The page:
Our Poverty Media Coordinator Jackie Cox shares stories from our work helping people to challenge the stigma of poverty.
Chris Hughes, a member of Church Action on Poverty’s local group in the North East, recently wrote to the new Prime Minister to continue a conversation begun in 1992. We’re pleased to share Chris’s letter here.
Church Action on Poverty supporter Malcolm Torry introduces an idea for tackling poverty which has begun to move from the fringes into the mainstream.
Today (19 July), the findings are published from one of the most systematic and detailed studies yet conducted of people receiving emergency food in the UK. Still Hungry has been prepared by University of Oxford and University of Chester researchers, drawing on statistical data from West Cheshire Foodbank, an ally of Church Action on Poverty.
Dear Prime Minister
The litmus for your One Nation Premiership will be your ability to reach out and tackle foodbank Britain.
The vison you set out on the steps of Number 10 for a Premiership committed to social justice and One Nation compassionate Conservatism was bold. The challenge of uniting a country divided by inequalities of health, life expectancy and opportunity is great.
But to achieve your goal of uniting the country, you will have to reach out far beyond struggling middle Britain of working families with mortgages and anxieties over getting their kids into a good school.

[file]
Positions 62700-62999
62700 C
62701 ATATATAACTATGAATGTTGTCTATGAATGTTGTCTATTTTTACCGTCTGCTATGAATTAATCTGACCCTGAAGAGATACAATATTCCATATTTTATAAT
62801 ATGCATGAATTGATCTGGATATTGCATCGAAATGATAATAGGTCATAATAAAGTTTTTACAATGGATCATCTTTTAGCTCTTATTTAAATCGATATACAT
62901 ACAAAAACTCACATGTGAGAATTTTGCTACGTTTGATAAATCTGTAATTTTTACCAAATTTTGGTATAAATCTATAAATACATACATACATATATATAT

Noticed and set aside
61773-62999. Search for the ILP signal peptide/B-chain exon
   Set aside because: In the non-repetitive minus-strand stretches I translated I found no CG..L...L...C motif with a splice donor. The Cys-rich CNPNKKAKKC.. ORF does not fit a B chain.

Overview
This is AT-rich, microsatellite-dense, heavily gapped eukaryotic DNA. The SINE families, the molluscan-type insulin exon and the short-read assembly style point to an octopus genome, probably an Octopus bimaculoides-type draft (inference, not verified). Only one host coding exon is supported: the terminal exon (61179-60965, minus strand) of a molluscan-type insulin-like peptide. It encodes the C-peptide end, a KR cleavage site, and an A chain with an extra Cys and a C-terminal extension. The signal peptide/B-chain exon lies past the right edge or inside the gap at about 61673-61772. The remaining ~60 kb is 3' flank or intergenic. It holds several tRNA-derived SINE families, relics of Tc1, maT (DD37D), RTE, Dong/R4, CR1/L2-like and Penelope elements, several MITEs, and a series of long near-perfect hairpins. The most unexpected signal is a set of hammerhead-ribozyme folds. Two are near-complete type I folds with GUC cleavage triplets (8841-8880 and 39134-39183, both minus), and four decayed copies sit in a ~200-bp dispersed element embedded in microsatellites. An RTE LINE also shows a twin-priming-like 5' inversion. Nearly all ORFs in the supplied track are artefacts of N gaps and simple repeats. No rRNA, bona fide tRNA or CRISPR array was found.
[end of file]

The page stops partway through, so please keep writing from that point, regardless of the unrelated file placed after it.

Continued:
The past few years have been marked by the growth of foodbank Britain. Of families in and out of work struggling to put food on the table; of children turning up at school hungry and returning to school after summer holidays without the benefit of free school meals, poorly fed, with their educational attainment and life chances diminished as a result. Of families being forced to turn to foodbanks as a result of delays, errors and missing benefit cheques and over-zealously applied benefit sanctions.
Under David Cameron’s premiership, the Government sadly failed to grasp the nettle of Foodbank Britain. At times the Government gave the impression of being in denial about the scale or the problem, that problems with the benefits system had any role in exacerbating the problem or that the Government more generally had any role in seeking to address it. At others, it seemed to simply want to pass the buck to hard pressed teams of volunteers struggling to fill the gap by handing out emergency food parcels.
As a One Nation Prime Minister you can and must do better. You have a fantastic opportunity to reach out to the tens of thousands of volunteers and hundreds of thousands of people at the sharp end of foodbank Britain.
Nothing would demonstrate better that your Government is for everyone, than by setting a goal of halving the numbers needing to go to foodbanks by 2020. Nothing would demonstrate your qualities of moral and political leadership, than by committing Government to work with civil society, business and others to develop a coherent plan for achieving this.
You could start by challenging each of your new Cabinet colleagues in charge of a Department which has a stake in the issue – DWP, Health, Education, DEFRA, DCLG – to step up to the plate, and to come up with a plan for how they can help put an end to Foodbank Britain.
You can rest assured that if you give the lead, civil society, faith groups and the countless organisations involved in addressing these issues on the ground across the country, are ready and waiting.
Join with us. Work with us. Together we can end hunger within out shores.
Church Action on Poverty
The newly inducted Vice-President of the Methodist Conference, Rachel Lampard MBE, called for the Church to stop ‘problematising’ and trying to ‘fix’ the poor, but “address the problems and pain that not having enough money brings.”